College Football

Navy's Maika Polamalu, cousin of Troy Polamalu, eager to live up to family's name

Navy's Maika Polamalu, shown before a 2011 game against Army at FedEx Field, is part of a lineage of talented football players.

It's the first question on many people's lips when they meet Maika Polamalu.

"'Are you related to Troy?'" recounted the Navy junior linebacker, who is first cousins with the Pittsburgh Steelers strong safety. "That's always the first thing. It doesn't matter where I am or what I'm doing. That's always the first question."


It's an inquiry that might grate someone with a thinner skin, but Maika (pronounced MY-kuh) Polamalu, 21, just smiles.

"I'm proud of my cousin, and I'm proud of his accomplishments," he said. "I'm proud to be related to him."


The feeling is mutual. Troy Polamalu said he and his family view members of the armed forces as "heroes," and the fact that his cousin will serve in the Navy delights Polamalu.

"It's awesome," Troy Polamalu said. "It's awesome that he's at such a prestigious university and playing for such an awesome head coach [in Ken Niumatalolo]. I'm very happy that he's in a good place and at a prestigious university."

Senior linebacker Michael Tuimavave said rumors had floated around campus that Maika and Troy Polamalu were cousins, but that Tuimavave Maika Polamalu never flaunted that family tie.

"He mentions him from time to time," Tuimavave said. "Sometimes we ask him questions about how Troy is doing. So we get to hear stories."

Aoatoa Polamalu, Maika's father, is the younger brother of Suila Polamalu, Troy's mother. Aoatoa Polamalu was a starting defensive tackle at Penn State and helped the Nittany Lions capture the 1986 national championship. But when Aoatoa and his wife, Christine, had Maika — their first of three children — they were not as eager to get their son into football because of concerns over the physical nature of the sport.

"He wanted to play when he was really young, and we kept saying no," Aoatoa Polamalu said. "I think all his friends in grade school were playing, and we said no. Finally, he kind of talked us into it and we said, 'OK, but it's too late now because sign-ups were last month. Remind us next year.' Next year comes around, and he reminded us a week too late. Again, we said, 'It's too late. You didn't remind us in time.' The following year, he reminded us a week before, a couple days before, the day before and the day of. Finally, we said, 'I guess the kid really wants to play.'"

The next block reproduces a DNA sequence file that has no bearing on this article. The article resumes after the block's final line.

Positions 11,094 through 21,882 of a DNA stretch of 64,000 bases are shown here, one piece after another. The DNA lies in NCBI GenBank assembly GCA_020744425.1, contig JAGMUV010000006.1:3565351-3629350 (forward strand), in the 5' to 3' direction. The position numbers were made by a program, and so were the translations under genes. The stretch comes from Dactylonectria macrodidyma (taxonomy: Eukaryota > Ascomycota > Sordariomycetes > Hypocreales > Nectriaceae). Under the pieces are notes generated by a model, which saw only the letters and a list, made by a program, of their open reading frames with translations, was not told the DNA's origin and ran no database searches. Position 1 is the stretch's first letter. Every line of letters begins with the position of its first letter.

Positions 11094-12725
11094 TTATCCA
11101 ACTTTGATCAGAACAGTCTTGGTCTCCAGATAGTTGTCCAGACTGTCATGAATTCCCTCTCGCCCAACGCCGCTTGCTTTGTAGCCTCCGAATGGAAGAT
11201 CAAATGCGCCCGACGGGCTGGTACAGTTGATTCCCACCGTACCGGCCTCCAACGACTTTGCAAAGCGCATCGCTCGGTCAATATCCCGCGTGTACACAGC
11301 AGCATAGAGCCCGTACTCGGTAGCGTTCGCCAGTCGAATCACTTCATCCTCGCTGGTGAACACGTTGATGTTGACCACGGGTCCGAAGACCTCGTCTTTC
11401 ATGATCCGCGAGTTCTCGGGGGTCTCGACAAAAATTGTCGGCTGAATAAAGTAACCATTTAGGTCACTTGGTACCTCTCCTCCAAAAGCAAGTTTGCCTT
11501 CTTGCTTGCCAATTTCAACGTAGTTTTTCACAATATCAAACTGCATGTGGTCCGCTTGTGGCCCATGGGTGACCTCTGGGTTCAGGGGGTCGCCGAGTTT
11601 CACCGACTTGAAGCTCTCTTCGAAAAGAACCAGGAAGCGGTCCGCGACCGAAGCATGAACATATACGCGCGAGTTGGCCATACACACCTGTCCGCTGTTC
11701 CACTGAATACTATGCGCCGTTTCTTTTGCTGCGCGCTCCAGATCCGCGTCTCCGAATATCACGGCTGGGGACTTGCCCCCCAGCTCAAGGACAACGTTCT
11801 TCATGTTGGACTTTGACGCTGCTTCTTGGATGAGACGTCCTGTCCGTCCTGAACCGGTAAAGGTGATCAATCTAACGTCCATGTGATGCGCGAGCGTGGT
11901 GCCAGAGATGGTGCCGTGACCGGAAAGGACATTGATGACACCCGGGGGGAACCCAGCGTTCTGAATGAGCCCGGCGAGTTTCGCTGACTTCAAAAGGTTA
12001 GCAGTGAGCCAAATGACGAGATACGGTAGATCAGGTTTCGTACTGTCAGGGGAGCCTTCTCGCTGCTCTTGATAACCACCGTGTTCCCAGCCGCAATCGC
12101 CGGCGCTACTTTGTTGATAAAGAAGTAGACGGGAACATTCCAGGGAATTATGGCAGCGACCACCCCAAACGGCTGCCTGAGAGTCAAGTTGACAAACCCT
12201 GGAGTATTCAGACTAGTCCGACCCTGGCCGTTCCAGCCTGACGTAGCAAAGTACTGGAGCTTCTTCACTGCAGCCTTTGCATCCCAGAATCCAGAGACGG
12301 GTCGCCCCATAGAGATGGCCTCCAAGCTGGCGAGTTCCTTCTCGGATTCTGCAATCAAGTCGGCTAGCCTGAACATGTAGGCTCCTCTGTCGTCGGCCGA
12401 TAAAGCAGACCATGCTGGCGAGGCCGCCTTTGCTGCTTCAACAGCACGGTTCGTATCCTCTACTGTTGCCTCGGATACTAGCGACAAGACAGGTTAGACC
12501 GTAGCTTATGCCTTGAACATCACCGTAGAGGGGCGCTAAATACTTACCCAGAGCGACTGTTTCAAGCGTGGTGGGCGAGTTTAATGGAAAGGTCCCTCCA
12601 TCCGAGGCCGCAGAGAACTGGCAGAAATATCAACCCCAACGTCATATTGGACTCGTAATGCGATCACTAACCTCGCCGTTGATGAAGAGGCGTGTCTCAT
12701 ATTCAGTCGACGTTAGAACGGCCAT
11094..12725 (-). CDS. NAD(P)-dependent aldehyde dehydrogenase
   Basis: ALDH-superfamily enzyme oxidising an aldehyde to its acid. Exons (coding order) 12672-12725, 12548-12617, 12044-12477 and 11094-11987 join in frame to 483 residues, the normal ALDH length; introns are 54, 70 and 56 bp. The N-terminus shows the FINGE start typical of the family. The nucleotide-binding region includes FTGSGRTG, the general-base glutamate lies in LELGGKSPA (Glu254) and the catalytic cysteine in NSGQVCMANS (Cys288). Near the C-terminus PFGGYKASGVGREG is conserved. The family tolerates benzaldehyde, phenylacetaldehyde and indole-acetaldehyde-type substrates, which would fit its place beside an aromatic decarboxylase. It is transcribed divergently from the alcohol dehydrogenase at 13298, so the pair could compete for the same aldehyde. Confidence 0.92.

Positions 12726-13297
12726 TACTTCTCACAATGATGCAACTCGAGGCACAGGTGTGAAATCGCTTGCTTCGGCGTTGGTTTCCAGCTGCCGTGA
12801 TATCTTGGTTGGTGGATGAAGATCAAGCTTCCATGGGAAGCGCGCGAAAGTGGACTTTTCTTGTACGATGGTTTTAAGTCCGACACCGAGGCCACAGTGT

Like his father, Maika Polamalu was a lineman through the first three years of youth football, but at Pottsgrove High School in Pottstown, Pa., he switched to tailback and safety to take advantage of his speed.

With the Midshipmen, he spent his first two seasons at fullback, gaining 39 yards and one touchdown on six carries. But after a loss to Arizona State in the Kraft Fight Hunger Bowl last December, the coaching staff approached Polamalu about switching to linebacker.


"We just felt like he's such a good athlete, and we had some other guys at fullback," Niumatalolo said. "He was too good to be on the sideline. We lost some linebackers from the senior class, and we just felt like he was a guy that had all the tools — size, speed. We thought it would be the best for our team."

To prepare for the position switch, Polamalu doubled the size and frequency of his meals.With a diet of peanut-butter-and-jelly sandwiches for snacks and a dedicated weightlifting regimen, he gained 20 pounds and now weighs 218.

But the biggest adjustment has been a change in philosophy for Polamalu.

"At running back, you kind of have a sense of where everybody is," he said. "At linebacker, they're coming after you. You've just got to keep going. At times, I do find myself with tunnel vision, and then at the last minute, I feel someone on the outside. So I'm just trying to keep up my awareness around me."

Inside linebackers coach Steve Johns said that transition is perhaps the most difficult for players moving from offense to defense.

"It's learning to be more instinctive and reactive to what's going on," said Johns, who is also the team's special teams coordinator. "On offense, he was told what play to run, and here, he has assignments, but he also has to react to what's going on. That's the hardest thing, being told where exactly you have to go to adjusting to what other guys are doing, because you've got to be more reactive. I think that's where the improvement needs to happen, but he's getting better."


Polamalu and sophomore Don Pearson back up senior D.J. Sargenti at inside linebacker. Polamalu made one tackle on special teams in the Midshipmen's 51-7 thumping of Delaware on Saturday.

Troy Polamalu said he is hoping his younger cousin performs well.

"That's kind of our expectation," Troy Polamalu said. "We definitely have a long pedigree of Division I athletes and football players. It's something that really comes natural to us, and we also have a high expectation of moral character within our family as well as athletic prowess. So the expectations for him would be no different than they would have been for me or any of my cousins or brothers and sisters."

That might seem to be quite a burden for Maika Polamalu, but he said he has the same high expectations of himself.

"It's good pressure in that I strive to do the best I can be," he said. "But negative [pressure], not so much. I carry it with pride, and I'm glad to be a role model. I play for all of my family members, and I'm just blessed to have this opportunity."